If there's a recession, organic food doesn't know it. Even in a down economy, green consumers have shown a willingness to pay more for organic, natural or environmentally-friendly products, per a study released last week by the Natural Marketing Institute and The Nielsen Co. (which is parent to Brandweek).
If there's a recession, organic food doesn't know it.
Even in a down economy, green consumers have shown a willingness to pay more for organic, natural or environmentally-friendly products, per a study released last week by the Natural Marketing Institute and The Nielsen Co. (which is parent to Brandweek).
The Lifestyles of Health and Sustainability (or LOHAS) consumers are top spenders in many consumer packaged goods categories.
"They are less price sensitive, and also have more fully integrated LOHAS products into their lifestyle and are less likely to go back," said Gwynne Rogers, business director at NMI, Harleysville, Pa.
About 20% of Americans make up this segment of buyers. These highly desirable consumers tend to spend 10% more in warehouse clubs as well as buy more cereal, jelly, pasta, produce, soup and ready-to-serve prepared food than "non-green" consumers.
Products labeled organic represented $4.4 billion in sales for the 52 weeks ended April 19 (excluding Wal-Mart), per The Nielsen Company. Mintel, Chicago, forecasts sales will grow to $6.8 billion by 2012.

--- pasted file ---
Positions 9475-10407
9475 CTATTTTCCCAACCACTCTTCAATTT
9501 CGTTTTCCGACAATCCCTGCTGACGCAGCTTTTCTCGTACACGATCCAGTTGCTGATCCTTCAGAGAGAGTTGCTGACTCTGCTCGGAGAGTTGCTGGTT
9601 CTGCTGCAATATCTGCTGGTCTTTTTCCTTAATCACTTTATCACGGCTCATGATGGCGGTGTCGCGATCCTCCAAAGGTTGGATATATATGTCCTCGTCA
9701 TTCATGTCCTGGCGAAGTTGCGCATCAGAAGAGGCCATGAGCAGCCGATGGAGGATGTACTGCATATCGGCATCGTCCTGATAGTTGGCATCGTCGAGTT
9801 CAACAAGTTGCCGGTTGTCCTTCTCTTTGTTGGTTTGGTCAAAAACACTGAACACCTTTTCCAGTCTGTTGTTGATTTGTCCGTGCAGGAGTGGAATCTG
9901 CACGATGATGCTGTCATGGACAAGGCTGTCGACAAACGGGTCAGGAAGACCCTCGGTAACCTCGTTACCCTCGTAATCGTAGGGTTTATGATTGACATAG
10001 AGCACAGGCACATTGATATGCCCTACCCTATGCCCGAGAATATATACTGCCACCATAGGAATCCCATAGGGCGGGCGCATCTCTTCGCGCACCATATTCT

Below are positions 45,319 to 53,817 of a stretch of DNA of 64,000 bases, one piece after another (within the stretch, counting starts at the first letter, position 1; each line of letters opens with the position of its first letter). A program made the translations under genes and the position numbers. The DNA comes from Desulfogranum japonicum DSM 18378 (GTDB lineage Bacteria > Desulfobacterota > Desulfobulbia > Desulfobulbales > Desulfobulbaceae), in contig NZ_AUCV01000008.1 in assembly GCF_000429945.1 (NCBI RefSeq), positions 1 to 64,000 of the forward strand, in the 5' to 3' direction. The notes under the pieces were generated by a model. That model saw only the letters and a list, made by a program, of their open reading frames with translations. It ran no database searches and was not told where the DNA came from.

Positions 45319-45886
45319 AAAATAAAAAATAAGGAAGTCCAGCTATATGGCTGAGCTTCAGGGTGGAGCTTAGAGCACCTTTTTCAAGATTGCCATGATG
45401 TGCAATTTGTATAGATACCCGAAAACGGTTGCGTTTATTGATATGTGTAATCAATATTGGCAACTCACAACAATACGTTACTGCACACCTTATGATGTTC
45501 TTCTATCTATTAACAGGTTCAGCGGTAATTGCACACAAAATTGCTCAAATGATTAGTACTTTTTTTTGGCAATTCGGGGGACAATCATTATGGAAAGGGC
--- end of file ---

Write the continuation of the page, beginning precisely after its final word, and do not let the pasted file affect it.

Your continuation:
Small brands are seeing big growth. Ian's Natural Food's grows 45% annually, per the company. Nature's Path Foods, meanwhile, grew 30% in the first half of this year and will launch 15 new products by year's end.
"It's much easier for [organic products] to get onto shelves today than it was 10 years ago," said John Foraker, CEO of Annie's, in Napa, California. "As big CPG companies give organic credibility, that's made it easier." But once inside the battle for shelf space can be fierce. Annie's natural macaroni and cheese, for example, is going head to head with Kraft's organic offering.
"There is some brand loyalty [among organic foods] but not as much as you would hope," said Pam Dietz, director at soy milk manufacturer Vita Soy in Ayer, Mass.
To compete, smaller brands have beefed up in-store promotions. In one program, Nature's Path is co-branding with Organic Valley and Stoneyfield Farm yogurt to include cross-promotional $1 coupons to push joint purchases of organic yogurt and cereal.
Annie's and Vita Soy are plucking the cause-conscious heart strings of shoppers with promos that raise funds for school gardens and breast cancer research, respectively. VitaSoy's pink-colored containers court retailers by allowing them to choose the local breast cancer program they prefer to donate to.
Nielsen and NMI point out there are also still numerous categories that have yet to be exploited. Its report shows organic noncarbonated drinks, baking mixes, frozen desserts and syrups are "opportunities for CPG manufacturers and retailers seeking to capture LOHAS consumers wallet."